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How to Ergonomically Set Up Office Workstation Desks

Mick Pacholli
Mick Pachollihttps://www.tagg.com.au
Mick created TAGG - The Alternative Gig Guide in 1979 with Helmut Katterl, the world's first real Street Magazine. He had been involved with his fathers publishing business, Toorak Times and associated publications since 1972.  Mick was also involved in Melbourne's music scene for a number of years opening venues, discovering and managing bands and providing information and support for the industry. Mick has also created a number of local festivals and is involved in not for profit and supporting local charities.        

A lot of ergonomics experts have shared their knowledge through the years on how to properly set up office workstation desks for maximum comfort and productivity. That means there are so many resources to get through, which is why we thought we would make things easier for you. 

We’ve compiled some of the best recommendations in this article so you can learn how to set up your desk like an ergonomics professional! You can thank us later.

Setup Your Office Chair

how to ergonomically set up office workstation desksThe first thing you should do is set up your chair. On average, office desks are 29 to 30 inches tall. Depending on your height, that may be either too tall or too short. That’s why it’s so important to adjust your chair until your elbows bend at a 90-degree angle.

If that means you have to raise your office chair quite a bit so your feet are no longer touching the ground, you need to get a footrest to keep the hips and knees bent at 90 degrees as well. This will reduce strain on your arms, wrists, spine, and lower back. 

Setup Your Monitor

The way your screen is set up will make a big difference in your posture. If you have a monitor, make sure you keep it at eye level and arm’s length. This will allow you to maintain a natural posture instead of hunching forward all the time. 

If you use a laptop, you need to get a stand to raise to eye level. You will also need a keyboard and mouse. If you have dual monitors, make sure you’re positioned in between so you don’t have to constantly turn your head. All this will reduce strain on your spine and neck, thus helping you avoid nerve irritation, pain, numbing, and headaches.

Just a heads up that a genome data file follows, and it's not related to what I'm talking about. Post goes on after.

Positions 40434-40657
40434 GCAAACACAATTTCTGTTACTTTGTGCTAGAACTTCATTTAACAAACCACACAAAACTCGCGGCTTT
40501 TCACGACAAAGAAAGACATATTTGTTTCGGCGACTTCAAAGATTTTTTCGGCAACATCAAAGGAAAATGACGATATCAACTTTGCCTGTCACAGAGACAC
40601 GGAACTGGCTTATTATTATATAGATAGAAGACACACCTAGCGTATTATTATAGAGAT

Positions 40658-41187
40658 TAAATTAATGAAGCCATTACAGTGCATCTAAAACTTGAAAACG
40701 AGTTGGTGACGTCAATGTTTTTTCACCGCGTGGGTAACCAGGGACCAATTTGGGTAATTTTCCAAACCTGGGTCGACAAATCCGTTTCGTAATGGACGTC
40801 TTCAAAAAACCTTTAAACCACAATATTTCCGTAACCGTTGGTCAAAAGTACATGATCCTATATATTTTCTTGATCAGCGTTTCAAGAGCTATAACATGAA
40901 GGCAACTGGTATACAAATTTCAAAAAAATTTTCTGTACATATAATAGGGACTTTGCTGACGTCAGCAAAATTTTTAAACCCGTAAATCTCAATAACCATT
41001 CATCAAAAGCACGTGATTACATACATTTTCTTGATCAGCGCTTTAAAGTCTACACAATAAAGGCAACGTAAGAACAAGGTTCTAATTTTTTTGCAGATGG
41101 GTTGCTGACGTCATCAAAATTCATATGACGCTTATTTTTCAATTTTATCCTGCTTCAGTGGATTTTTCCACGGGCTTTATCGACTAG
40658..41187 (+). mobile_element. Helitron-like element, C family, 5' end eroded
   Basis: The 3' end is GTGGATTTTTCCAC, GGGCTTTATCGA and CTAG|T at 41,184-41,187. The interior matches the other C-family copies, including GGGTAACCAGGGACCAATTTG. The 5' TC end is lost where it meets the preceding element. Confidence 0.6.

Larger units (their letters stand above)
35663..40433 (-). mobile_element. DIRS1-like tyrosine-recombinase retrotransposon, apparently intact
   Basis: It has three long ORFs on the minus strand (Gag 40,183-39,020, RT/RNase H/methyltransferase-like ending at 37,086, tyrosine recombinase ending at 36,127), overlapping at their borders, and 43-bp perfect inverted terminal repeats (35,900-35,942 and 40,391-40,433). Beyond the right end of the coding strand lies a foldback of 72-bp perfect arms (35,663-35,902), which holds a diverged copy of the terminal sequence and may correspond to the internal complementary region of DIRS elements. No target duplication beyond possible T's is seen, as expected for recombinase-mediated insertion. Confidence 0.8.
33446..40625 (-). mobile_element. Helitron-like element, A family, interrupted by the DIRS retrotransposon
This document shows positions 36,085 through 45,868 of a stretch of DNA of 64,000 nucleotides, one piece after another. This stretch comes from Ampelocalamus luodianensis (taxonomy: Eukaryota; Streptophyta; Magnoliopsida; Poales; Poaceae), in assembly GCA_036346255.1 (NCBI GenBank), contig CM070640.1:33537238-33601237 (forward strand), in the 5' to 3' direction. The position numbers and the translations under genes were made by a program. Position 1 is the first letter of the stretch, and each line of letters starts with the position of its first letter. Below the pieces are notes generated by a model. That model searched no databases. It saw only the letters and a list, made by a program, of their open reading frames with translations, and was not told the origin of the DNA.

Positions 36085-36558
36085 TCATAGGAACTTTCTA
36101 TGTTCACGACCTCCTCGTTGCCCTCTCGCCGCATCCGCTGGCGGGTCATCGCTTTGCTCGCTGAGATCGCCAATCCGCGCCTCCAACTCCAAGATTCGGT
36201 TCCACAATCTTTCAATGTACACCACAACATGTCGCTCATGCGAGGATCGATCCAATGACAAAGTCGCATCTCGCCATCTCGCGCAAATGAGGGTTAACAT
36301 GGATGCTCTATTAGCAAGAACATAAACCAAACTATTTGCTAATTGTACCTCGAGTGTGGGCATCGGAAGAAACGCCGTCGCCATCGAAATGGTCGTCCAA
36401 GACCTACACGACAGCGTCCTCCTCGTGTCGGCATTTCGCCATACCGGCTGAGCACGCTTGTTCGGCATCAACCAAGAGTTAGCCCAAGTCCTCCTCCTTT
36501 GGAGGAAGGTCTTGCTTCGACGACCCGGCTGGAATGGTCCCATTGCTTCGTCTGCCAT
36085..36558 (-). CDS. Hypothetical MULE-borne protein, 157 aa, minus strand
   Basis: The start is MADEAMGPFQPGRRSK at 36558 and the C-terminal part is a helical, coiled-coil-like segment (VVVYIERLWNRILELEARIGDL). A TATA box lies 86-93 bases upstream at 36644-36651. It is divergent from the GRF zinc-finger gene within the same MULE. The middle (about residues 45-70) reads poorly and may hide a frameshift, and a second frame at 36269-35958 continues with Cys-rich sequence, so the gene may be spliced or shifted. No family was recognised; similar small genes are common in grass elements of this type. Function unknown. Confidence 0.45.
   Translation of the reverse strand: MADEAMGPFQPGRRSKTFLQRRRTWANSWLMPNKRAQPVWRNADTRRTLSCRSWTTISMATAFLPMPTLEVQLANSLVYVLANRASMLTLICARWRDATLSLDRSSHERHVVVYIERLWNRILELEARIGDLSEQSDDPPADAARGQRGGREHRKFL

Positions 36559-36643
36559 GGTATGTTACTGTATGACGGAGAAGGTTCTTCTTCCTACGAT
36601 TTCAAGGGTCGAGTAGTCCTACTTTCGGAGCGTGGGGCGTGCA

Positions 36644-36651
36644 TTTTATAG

Position Your Keyboard and Mouse

Your keyboard should be positioned right where your hands naturally rest on the desk. To increase comfort, consider getting a wrist rest to prevent strain on your wrists and arms. 

Your mouse should be placed right next to the keyboard so you can easily move your elbow to use it. The idea is not to constantly reach for your keyboard or mouse, which leads you to overuse your shoulder and arm, which can cause strain and pain. 

Setup Your Phone

If constant use of your phone or smartphone is a big part of your work, you should get a high-quality headset. This way, you don’t have to cradle the phone between your ear and shoulder, which will cause pain after a while. 

Having a headset will make things a lot more comfortable for you, especially if you have to spend a big portion of your day on calls. Additionally, they allow you to avoid distractions and listen to music for increased focus. 

A proper office desk setup will have a huge impact on your comfort and, therefore, your mood, productivity, and motivation at work. Follow these tips to enjoy the benefits of ergonomics!

Consider Getting a Standing Desk

Standing desks have become very popular and for good reason. They offer many great benefits because they are designed to fight the negative effects of sitting for hours on end. Such as high blood pressure, high blood sugar, high cholesterol, and increased risk of heart disease. 

The good news is there are many ways you can avoid sedentarism at work. Getting a height-adjustable desk is one of the best options currently available. Studies focused on the impact of height-adjustable desks have shown that people who use them report much more energy during the day, better mood, and less feelings of fatigue. 

Mick Pacholli

Mick created TAGG - The Alternative Gig Guide in 1979 with Helmut Katterl, the world's first real Street Magazine. He had been involved with his fathers publishing business, Toorak Times and associated publications since 1972.  Mick was also involved in Melbourne's music scene for a number of years opening venues, discovering and managing bands and providing information and support for the industry. Mick has also created a number of local festivals and is involved in not for profit and supporting local charities.        

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